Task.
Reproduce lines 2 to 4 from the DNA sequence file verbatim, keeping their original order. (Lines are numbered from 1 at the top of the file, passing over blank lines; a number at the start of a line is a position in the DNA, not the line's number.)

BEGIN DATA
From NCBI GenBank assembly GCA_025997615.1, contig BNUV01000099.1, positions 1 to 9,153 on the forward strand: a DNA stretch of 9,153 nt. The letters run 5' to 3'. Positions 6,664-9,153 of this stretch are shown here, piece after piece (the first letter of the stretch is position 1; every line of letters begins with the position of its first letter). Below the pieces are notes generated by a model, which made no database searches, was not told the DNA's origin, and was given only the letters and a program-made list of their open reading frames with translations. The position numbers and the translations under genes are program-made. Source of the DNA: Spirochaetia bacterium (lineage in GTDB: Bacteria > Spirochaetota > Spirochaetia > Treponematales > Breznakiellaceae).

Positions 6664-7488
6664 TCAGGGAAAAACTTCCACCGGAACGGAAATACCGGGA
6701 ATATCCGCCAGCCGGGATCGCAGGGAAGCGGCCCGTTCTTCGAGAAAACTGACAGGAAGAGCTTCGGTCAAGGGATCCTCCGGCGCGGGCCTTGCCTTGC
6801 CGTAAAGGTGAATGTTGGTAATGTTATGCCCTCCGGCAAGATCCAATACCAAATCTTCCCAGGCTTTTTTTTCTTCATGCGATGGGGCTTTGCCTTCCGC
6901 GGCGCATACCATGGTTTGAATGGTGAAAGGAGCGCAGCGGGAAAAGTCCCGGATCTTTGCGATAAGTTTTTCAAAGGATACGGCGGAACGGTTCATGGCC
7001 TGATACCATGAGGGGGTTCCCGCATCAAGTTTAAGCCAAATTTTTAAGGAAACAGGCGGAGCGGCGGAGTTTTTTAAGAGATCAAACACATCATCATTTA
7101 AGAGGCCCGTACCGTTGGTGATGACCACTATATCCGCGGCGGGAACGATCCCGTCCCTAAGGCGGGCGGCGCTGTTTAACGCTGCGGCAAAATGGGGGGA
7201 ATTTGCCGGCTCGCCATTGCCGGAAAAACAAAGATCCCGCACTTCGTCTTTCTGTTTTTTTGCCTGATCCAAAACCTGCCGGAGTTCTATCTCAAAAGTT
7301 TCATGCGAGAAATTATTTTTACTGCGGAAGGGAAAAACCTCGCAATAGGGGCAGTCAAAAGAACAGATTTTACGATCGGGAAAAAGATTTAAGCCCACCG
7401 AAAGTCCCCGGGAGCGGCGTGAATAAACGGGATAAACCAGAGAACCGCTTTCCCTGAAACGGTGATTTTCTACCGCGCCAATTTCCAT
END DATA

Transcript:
Positions 6664-7488
6664 TCAGGGAAAAACTTCCACCGGAACGGAAATACCGGGA
6701 ATATCCGCCAGCCGGGATCGCAGGGAAGCGGCCCGTTCTTCGAGAAAACTGACAGGAAGAGCTTCGGTCAAGGGATCCTCCGGCGCGGGCCTTGCCTTGC